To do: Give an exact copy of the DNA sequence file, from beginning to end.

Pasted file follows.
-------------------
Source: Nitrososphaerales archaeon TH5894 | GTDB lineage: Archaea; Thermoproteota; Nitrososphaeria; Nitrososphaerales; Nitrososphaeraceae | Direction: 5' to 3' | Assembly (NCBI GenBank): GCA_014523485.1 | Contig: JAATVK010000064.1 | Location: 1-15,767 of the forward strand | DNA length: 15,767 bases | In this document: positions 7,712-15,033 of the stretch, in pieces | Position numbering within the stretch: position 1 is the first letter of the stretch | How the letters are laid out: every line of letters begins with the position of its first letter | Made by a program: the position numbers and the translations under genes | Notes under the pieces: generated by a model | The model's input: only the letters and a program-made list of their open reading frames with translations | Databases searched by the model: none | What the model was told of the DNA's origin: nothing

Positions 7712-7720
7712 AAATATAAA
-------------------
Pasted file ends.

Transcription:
Source: Nitrososphaerales archaeon TH5894 | GTDB lineage: Archaea; Thermoproteota; Nitrososphaeria; Nitrososphaerales; Nitrososphaeraceae | Direction: 5' to 3' | Assembly (NCBI GenBank): GCA_014523485.1 | Contig: JAATVK010000064.1 | Location: 1-15,767 of the forward strand | DNA length: 15,767 bases | In this document: positions 7,712-15,033 of the stretch, in pieces | Position numbering within the stretch: position 1 is the first letter of the stretch | How the letters are laid out: every line of letters begins with the position of its first letter | Made by a program: the position numbers and the translations under genes | Notes under the pieces: generated by a model | The model's input: only the letters and a program-made list of their open reading frames with translations | Databases searched by the model: none | What the model was told of the DNA's origin: nothing

Positions 7712-7720
7712 AAATATAAA